The future of AI-oriented curriculum in higher education
If you’re looking for what the future of artificial intelligence (AI) holds, the truth is out there. According to Fortune Business Insights, the global artificial intelligence (AI) market is expected to reach $267 billion by 2027—a $27 billion increase from 2019. A Salesforce study showed that in 2019 nearly one out of every four business sales teams used AI, with that percentage growing every year. And a 2019 Gartner report estimated that the number of businesses adopting AI grew by 270% in just four years.
Here’s the skinny: AI is not just for engineering students. Take the SKEMA Business School in Raleigh, North Carolina, which just partnered with IBM’s Global University Programs on the IBM Skills Academy. Available for undergraduate and graduate students, the program offers real-world AI classes in data science, cybersecurity and blockchain. The training and certification program is designed to bridge the skill gap between the university and the market industry.
The IBM Skills Academy, offered by SKEMA as one of only a handful of business schools around the world, takes students through an enablement journey of Design Thinking and their chosen upskill field of interest (AI, data science, cybersecurity, etc.). Along with AI, coursework includes high-demand skills, including design thinking, data science, cloud computing, cybersecurity, blockchain, Internet of Things (IoT) and quantum computing. Each course comprises 75-plus hours of theory, lab exercises and industry cases. To earn the certificate and course credit, students must complete all three elements, including a comprehensive exam, labs and a student project using Design Thinking methodology.
To get a snapshot of why the one-of-a-kind program is so valuable, we sat down with Mohamed A. Desoky, Associate Dean of Academic Programs for SKEMA Business School, U.S. Campus.
Why is it imperative to teach evolutionary skills like AI, data science and cybersecurity today?
Because these areas are becoming part of the lexicon in business. We are just pioneering the integration of that competency across programs.
“These competencies will produce better, more informed decision-making processes. The product of better business decisions is, frankly, unbounded.”
Why are these areas so important to the future stability of our business landscape?
These competencies will produce better, more informed decision-making processes. The product of better business decisions is, frankly, unbounded.
How essential is technology literacy for tomorrow’s business leaders?
To ignore this area is similar to standing still before an approaching 100-foot wave. Whether it be supply chain, HR, strategy, project management, finance, even marketing—every management discipline has integrated, at different degrees, contours of data management/analysis.
How do you see technologies like AI evolving?
AI is more than just a game-changing technology for business regarding data collection, analysis and implementation. It will continue to change the way we work, live, communicate and experience the world. I see AI and Machine Learning to be constructive to human cognitive and business processes. Yes, there will be ethical issues and bugs that will need to be addressed, or even regulated, but on the whole the evolution will benefit the common good. So it’s about “how” we use the technology versus the technology itself.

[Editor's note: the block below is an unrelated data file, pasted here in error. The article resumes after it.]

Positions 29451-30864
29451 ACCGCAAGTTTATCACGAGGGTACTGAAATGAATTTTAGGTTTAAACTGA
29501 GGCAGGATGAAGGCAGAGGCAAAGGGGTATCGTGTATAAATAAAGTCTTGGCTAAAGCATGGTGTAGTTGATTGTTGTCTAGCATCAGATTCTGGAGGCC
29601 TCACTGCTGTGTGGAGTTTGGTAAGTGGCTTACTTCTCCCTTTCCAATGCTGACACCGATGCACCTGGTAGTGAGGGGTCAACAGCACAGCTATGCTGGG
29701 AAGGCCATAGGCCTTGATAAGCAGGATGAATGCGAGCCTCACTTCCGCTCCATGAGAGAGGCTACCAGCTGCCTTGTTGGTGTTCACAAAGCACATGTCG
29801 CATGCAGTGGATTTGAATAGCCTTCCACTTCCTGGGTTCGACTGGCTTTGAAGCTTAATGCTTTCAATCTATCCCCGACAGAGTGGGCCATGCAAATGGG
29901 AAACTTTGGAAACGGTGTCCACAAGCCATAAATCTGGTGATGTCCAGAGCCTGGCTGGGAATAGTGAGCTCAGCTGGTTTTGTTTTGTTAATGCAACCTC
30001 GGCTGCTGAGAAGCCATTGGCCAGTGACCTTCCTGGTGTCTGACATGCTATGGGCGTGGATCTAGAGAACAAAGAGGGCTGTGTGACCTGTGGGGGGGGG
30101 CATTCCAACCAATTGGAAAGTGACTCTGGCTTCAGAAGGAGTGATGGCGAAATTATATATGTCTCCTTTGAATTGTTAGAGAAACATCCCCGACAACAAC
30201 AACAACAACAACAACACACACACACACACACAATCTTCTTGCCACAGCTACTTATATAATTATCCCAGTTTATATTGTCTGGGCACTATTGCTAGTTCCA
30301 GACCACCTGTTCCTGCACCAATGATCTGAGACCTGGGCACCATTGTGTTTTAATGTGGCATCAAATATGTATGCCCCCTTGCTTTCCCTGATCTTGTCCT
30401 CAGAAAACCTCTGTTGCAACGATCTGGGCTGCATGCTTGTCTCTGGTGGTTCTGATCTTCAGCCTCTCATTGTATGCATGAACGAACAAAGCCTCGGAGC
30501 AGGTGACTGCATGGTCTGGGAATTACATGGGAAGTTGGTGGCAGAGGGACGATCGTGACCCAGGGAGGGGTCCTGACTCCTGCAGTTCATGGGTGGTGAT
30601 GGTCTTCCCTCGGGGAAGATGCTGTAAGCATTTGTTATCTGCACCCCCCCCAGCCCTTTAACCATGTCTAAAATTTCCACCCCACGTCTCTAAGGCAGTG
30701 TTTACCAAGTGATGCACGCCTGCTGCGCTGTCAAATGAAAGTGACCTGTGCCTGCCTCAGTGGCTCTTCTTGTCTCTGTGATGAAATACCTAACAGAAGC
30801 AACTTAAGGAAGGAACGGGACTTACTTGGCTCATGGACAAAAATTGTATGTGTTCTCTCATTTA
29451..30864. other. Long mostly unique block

What are the main tenets of the IBM Skills Academy? What do you want every student to walk away with?
We simply want to plant the seed of this evolution in the mind of every student who steps on our campus. Sure, some students will scoff at having to take Data Science or Artificial Intelligence, but that’s the nature of academia and particularly the concept of making students take “core” courses, similar to physics, calculus, etc. We are developing this new core which is revolutionary.
“We simply want to plant the seed of this evolution in the mind of every student who steps on our campus.”
Why is it important to build partnerships with companies like IBM to strengthen the learning in these areas?
Aside from the brand and history, IBM has invested the time and resources to develop a great skills academy curriculum that’s reachable for any student and professional learner. In short, IBM offered the most comprehensive set of technology-relevant courses, designed for management studies, and scalable through their train-the-trainer model.
Why should more universities be focusing on the study of these areas?
Colleges and universities will need to assure their enrolled population that they are “seeing” the 100-foot wave and making relevant changes to their curriculum in the quest to ready them for their future workplace.
Quite frankly, future employers will hire those students/professionals with relevant skills. If institutions of higher learning don’t recognize and embrace the relevance of these technological competencies, they very well could jeopardize the future employability prospects of their student body.